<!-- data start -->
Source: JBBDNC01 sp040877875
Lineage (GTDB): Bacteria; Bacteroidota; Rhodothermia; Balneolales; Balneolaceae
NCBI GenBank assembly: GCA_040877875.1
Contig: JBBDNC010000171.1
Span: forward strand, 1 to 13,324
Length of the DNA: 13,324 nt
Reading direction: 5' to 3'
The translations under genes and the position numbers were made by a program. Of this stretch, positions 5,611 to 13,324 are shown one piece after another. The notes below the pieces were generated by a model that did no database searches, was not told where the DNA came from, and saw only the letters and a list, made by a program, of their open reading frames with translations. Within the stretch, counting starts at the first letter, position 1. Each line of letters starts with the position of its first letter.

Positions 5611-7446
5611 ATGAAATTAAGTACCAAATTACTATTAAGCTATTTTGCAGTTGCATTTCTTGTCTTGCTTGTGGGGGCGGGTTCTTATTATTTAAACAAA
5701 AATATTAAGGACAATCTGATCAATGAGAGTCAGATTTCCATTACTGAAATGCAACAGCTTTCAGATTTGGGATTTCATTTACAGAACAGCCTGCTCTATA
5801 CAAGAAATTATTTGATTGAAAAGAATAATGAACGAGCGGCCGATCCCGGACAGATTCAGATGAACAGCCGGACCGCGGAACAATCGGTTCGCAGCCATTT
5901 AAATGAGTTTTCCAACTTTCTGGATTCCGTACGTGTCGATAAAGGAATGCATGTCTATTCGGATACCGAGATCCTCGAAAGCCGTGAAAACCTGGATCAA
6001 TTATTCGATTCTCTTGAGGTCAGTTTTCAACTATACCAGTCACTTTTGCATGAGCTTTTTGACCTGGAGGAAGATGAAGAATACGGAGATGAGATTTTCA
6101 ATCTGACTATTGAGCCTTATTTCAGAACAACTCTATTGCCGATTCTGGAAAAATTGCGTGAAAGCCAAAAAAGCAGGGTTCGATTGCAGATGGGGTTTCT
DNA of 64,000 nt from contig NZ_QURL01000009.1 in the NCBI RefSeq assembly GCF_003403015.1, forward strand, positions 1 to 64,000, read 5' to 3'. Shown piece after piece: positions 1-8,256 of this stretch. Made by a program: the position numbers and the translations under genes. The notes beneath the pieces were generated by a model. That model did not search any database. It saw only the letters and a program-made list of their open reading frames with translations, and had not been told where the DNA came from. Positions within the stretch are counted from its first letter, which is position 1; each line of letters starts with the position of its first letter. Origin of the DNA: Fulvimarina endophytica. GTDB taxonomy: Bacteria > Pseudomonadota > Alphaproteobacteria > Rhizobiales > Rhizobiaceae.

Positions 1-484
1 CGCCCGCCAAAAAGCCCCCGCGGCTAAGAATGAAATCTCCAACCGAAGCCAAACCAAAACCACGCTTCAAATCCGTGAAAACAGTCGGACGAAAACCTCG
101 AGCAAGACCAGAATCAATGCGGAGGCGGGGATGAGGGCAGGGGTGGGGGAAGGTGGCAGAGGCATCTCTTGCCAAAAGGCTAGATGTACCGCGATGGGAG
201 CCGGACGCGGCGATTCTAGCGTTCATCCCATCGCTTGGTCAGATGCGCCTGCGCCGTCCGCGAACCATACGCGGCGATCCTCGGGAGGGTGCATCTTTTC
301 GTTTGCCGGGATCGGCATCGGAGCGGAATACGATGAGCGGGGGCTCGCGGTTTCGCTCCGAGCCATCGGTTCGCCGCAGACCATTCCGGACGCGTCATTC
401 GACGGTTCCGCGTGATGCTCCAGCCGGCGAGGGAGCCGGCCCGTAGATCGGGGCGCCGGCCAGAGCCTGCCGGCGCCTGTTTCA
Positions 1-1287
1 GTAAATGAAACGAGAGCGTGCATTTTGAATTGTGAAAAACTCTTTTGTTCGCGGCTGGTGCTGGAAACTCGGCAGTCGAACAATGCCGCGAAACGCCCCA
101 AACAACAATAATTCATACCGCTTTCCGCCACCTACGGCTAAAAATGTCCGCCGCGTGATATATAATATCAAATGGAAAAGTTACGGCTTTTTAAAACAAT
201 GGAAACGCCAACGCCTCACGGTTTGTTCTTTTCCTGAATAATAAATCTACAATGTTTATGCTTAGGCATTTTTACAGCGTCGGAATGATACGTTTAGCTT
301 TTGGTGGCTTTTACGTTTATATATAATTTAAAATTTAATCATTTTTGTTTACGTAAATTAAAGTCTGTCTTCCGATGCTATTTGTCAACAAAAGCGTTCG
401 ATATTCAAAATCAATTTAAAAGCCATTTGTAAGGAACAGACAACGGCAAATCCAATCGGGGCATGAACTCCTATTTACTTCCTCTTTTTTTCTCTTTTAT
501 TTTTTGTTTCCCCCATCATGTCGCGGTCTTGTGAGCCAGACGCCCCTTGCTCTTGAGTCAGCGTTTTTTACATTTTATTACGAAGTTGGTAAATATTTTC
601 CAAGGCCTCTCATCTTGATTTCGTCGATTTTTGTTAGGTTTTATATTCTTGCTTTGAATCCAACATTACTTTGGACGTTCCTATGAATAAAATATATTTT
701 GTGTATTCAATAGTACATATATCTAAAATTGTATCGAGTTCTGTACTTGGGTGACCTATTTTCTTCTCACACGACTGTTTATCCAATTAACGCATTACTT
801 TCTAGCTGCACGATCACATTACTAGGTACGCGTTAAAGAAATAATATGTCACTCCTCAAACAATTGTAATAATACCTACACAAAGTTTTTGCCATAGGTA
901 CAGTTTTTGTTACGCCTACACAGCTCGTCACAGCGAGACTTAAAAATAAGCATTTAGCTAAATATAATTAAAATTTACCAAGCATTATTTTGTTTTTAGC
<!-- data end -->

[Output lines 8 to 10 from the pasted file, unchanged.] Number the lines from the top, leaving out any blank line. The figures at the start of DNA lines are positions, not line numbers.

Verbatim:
The translations under genes and the position numbers were made by a program. Of this stretch, positions 5,611 to 13,324 are shown one piece after another. The notes below the pieces were generated by a model that did no database searches, was not told where the DNA came from, and saw only the letters and a list, made by a program, of their open reading frames with translations. Within the stretch, counting starts at the first letter, position 1. Each line of letters starts with the position of its first letter.

Positions 5611-7446
5611 ATGAAATTAAGTACCAAATTACTATTAAGCTATTTTGCAGTTGCATTTCTTGTCTTGCTTGTGGGGGCGGGTTCTTATTATTTAAACAAA